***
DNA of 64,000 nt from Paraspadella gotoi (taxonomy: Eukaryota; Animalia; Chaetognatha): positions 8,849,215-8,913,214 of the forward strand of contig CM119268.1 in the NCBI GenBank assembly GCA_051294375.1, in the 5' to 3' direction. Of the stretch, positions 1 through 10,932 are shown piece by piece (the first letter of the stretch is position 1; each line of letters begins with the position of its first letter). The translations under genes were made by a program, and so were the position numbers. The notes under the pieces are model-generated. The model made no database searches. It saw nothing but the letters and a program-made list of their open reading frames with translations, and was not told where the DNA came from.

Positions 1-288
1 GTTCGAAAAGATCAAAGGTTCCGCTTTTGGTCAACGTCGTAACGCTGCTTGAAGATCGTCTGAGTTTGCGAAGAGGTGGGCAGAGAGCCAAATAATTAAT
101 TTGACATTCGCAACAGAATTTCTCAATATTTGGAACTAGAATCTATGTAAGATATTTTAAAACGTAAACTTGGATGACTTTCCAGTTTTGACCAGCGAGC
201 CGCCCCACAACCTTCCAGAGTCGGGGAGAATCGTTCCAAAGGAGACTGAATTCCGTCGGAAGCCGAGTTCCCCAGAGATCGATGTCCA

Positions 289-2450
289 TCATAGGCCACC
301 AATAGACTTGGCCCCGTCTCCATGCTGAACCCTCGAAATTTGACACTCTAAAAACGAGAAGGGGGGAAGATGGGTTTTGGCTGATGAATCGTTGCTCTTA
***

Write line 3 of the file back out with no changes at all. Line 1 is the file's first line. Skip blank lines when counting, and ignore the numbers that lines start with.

1 GTTCGAAAAGATCAAAGGTTCCGCTTTTGGTCAACGTCGTAACGCTGCTTGAAGATCGTCTGAGTTTGCGAAGAGGTGGGCAGAGAGCCAAATAATTAAT